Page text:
The other evening, I went to the opening of Will Gorlitz's exhibition at the Macdonald Stewart Art Centre in Guelph, Ontario. Gorlitz is a Professor in the Studio Art Program in the Department of Fine Art and Music at the University of Guelph and a veteran Canadian figurative painter who "sets out to unsettle our vision", says Richard Rhodes, editor of Canadian Art magazine. See a brief video tour of a 2008 Gorlitz exhibition.
I found it interesting to hear him talk briefly about his work at the opening. In my last couple of blog posts, I wrote some thoughts about changing directions in my artwork and asked how to recognize when we need to change directions or how to stay true to our own intuition. Will mentioned that when he graduated from art college, that he had noticed how it seemed an important thing for an artist to find their path and to stick with it. He decided right then to challenge that 'convention', and try to make many different bodies of work.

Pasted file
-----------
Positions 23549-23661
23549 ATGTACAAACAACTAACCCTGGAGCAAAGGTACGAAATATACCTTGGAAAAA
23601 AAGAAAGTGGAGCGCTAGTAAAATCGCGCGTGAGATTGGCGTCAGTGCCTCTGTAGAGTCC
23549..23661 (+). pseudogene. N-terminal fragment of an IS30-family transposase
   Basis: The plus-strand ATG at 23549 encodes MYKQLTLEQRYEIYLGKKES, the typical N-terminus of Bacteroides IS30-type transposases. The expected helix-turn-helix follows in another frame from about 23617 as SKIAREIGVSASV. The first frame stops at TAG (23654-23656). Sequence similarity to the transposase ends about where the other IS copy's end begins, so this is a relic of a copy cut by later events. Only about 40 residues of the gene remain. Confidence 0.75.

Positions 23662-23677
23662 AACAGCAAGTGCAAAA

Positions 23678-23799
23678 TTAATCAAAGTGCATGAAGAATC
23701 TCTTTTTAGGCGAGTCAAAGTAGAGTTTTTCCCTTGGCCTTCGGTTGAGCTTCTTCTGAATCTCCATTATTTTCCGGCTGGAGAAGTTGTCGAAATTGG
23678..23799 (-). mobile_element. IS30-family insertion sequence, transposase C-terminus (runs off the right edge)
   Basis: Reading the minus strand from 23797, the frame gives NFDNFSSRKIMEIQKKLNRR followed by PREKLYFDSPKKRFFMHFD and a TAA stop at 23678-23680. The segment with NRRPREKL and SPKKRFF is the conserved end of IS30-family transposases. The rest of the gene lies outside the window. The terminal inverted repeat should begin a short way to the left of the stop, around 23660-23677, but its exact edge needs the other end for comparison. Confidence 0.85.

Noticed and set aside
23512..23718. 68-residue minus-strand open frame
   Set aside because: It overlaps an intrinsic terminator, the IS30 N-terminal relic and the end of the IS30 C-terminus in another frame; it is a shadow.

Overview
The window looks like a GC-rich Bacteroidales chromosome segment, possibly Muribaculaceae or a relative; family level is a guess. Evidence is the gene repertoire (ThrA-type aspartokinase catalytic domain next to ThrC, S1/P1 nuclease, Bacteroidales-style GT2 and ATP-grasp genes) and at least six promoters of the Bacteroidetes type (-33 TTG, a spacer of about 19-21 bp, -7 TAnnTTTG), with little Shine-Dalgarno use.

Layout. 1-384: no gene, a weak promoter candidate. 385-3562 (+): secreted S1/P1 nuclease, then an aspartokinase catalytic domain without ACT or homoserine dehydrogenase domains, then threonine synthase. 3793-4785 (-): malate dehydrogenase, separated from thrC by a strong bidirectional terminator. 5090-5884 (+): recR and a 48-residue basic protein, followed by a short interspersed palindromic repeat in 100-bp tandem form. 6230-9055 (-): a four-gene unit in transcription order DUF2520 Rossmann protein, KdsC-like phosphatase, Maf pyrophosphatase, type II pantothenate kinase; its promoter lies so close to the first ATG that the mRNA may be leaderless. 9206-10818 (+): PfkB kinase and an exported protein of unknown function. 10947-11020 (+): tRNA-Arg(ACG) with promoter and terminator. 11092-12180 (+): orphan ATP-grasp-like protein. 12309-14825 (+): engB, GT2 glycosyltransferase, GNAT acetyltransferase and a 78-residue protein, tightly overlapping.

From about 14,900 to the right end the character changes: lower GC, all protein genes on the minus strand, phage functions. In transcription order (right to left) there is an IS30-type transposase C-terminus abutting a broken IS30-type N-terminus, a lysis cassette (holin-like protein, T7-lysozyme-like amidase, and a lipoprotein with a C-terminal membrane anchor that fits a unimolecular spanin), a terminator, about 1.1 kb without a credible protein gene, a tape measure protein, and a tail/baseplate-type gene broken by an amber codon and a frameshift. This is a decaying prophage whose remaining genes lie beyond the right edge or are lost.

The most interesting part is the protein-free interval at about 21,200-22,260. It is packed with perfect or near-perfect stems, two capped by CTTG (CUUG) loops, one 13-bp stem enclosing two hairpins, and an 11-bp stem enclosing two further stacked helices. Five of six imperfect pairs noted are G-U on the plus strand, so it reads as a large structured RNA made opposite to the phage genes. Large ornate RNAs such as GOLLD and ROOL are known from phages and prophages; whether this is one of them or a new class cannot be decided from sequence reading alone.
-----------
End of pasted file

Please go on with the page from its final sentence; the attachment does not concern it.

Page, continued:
When this retrospective was offered to him, he said that he wondered how they would hang so many different bodies of work. But after the show was hung and he stood looking at it, he realized that there was a connection between the various works.
It makes me wonder if we have a certain mark or way of making artwork that is ours, even if the bodies of work seem unconnected. And looking back at our work over time, if we simply make art long enough, do the connections become more apparent?
What to Include in a Catalog of Your Art
5 days ago